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Geotechnical and Geological Engineering

, Volume 36, Issue 4, pp 2593–2609 | Cite as

Elements of Design of Passive Methane Oxidation Biosystems: Fundamental and Practical Considerations About Compaction and Hydraulic Characteristics on Biogas Migration

  • Bahar Ahoughalandari
  • Alexandre R. Cabral
  • Serge Leroueil
Original paper
  • 91 Downloads

Abstract

Passive methane oxidation biosystems (PMOBs) are often proposed as a means to reduce fugitive landfill CH4 emissions, i.e. emissions not captured by gas collection systems. However, current designs may lead to the formation of a capillary barrier along the interface between the two main layers constituting passive biosystems, namely the methane oxidation layer and gas distribution layer. The formation of a capillary barrier may result in restricted upward flow of biogas at the base of methane oxidation layer, thereby leading to concentrated biogas emissions in regions known as hotpots, where passive oxidation of biotic methane is failing, if not absent. In this study, design criteria are introduced to assess the ease of biogas flow across the gas distribution-methane oxidation layers’ interface. Laboratory experiments were conducted to obtain the water retention curve, air permeability function and line of optima (on Standard Proctor curve) of the materials used to construct the methane oxidation layer of two experimental PMOBs at the St-Nicephore (Quebec, Canada) landfill. In addition, the main characteristics for other materials were obtained from the literature. Design criteria were then defined based on the degree of water saturation at the lines of optima and the pattern of air permeability functions and water retention curves. Considering these criteria in the design of PMOBs is fundamental to reduce the risk of creating hotspots when implementing PMOBs.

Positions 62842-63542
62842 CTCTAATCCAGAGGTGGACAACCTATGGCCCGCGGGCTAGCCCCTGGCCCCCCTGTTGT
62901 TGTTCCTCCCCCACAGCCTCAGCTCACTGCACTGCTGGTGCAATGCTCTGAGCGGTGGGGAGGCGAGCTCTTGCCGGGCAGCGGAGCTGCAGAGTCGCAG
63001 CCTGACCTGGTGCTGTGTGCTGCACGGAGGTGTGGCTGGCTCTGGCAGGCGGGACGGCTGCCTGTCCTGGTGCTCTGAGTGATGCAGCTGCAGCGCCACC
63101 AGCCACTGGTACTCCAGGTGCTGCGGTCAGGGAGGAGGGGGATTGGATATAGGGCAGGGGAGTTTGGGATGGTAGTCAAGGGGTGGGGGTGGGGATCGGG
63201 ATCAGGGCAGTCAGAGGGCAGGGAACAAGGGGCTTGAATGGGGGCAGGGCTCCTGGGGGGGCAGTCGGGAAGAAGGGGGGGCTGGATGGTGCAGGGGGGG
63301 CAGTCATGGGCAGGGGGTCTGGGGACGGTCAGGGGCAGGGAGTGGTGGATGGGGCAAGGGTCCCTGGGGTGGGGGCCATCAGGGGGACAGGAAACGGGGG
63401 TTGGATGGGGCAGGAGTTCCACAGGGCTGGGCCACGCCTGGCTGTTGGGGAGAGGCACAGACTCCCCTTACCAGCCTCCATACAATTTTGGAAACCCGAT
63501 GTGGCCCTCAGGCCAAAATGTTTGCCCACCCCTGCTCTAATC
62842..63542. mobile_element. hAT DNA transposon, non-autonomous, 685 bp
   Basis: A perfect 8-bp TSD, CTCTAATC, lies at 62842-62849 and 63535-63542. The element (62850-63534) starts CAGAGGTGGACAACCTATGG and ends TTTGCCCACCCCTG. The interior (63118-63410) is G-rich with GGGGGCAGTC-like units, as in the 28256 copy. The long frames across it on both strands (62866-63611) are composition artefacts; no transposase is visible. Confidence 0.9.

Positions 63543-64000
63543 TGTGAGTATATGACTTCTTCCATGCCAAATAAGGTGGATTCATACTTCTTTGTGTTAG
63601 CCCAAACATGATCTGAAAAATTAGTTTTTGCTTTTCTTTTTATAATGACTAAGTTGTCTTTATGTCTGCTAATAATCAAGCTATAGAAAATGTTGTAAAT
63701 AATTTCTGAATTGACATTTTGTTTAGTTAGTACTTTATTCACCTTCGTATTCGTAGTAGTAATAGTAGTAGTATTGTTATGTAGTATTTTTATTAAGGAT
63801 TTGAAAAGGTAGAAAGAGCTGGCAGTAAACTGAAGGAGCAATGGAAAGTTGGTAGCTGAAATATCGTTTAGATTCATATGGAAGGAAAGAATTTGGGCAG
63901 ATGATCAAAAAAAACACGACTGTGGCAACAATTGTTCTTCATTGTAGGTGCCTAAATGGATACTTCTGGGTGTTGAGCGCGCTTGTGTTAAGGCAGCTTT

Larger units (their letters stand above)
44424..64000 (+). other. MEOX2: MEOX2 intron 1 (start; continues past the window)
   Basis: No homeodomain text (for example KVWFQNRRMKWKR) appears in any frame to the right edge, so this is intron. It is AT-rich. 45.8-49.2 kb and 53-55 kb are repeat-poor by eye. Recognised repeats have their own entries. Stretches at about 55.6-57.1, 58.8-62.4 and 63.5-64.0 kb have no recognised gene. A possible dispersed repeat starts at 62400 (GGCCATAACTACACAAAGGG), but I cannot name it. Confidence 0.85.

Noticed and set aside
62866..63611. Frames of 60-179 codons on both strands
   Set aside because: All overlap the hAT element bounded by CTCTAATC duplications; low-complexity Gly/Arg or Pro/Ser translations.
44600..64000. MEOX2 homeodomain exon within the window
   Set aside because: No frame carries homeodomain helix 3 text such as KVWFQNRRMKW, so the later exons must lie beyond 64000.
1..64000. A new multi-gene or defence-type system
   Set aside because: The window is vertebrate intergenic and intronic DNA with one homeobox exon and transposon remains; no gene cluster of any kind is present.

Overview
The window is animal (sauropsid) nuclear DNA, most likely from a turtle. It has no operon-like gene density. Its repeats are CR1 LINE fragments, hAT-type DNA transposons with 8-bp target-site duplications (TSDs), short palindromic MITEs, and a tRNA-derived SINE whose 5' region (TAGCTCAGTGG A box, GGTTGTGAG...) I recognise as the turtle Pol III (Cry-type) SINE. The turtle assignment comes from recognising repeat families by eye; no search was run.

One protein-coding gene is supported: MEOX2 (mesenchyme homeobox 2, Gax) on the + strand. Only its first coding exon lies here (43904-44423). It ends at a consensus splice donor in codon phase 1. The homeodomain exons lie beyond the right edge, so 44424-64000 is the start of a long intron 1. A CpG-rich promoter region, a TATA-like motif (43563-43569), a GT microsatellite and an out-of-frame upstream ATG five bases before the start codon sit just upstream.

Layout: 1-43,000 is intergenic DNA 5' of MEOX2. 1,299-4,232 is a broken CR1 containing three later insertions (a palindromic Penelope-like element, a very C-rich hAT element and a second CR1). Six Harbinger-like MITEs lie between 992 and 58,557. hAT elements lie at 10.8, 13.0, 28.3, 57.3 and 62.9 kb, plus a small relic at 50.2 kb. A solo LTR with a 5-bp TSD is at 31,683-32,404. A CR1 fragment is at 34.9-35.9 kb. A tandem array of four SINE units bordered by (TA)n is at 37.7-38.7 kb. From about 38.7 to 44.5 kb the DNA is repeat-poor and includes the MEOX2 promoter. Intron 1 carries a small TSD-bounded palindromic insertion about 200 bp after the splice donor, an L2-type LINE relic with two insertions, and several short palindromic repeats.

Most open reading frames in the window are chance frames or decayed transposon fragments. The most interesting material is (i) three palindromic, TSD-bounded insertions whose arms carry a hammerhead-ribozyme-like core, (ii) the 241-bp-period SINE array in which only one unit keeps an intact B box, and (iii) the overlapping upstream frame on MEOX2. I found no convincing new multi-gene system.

Keywords

Passive methane oxidation biosystems Gas flow behaviour Capillary barrier effect Water retention curve Standard Proctor curve 

Notes

Acknowledgements

This study received financial support from the Natural Science and Engineering Research Council of Canada (NSERC) and Waste Management (WM Quebec Inc.), under the collaborative research and development Grant # CRD 379885-08 and from Discovery Grant #170226. The invaluable help of Jean-Guy Lemelin, technician, must also be acknowledged.

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Copyright information

© Springer International Publishing AG, part of Springer Nature 2018

Authors and Affiliations

  1. 1.Geoenvironmental Group, Department of Civil EngineeringUniversity of SherbrookeSherbrookeCanada
  2. 2.Department of Civil and Water EngineeringUniversité LavalQuebecCanada

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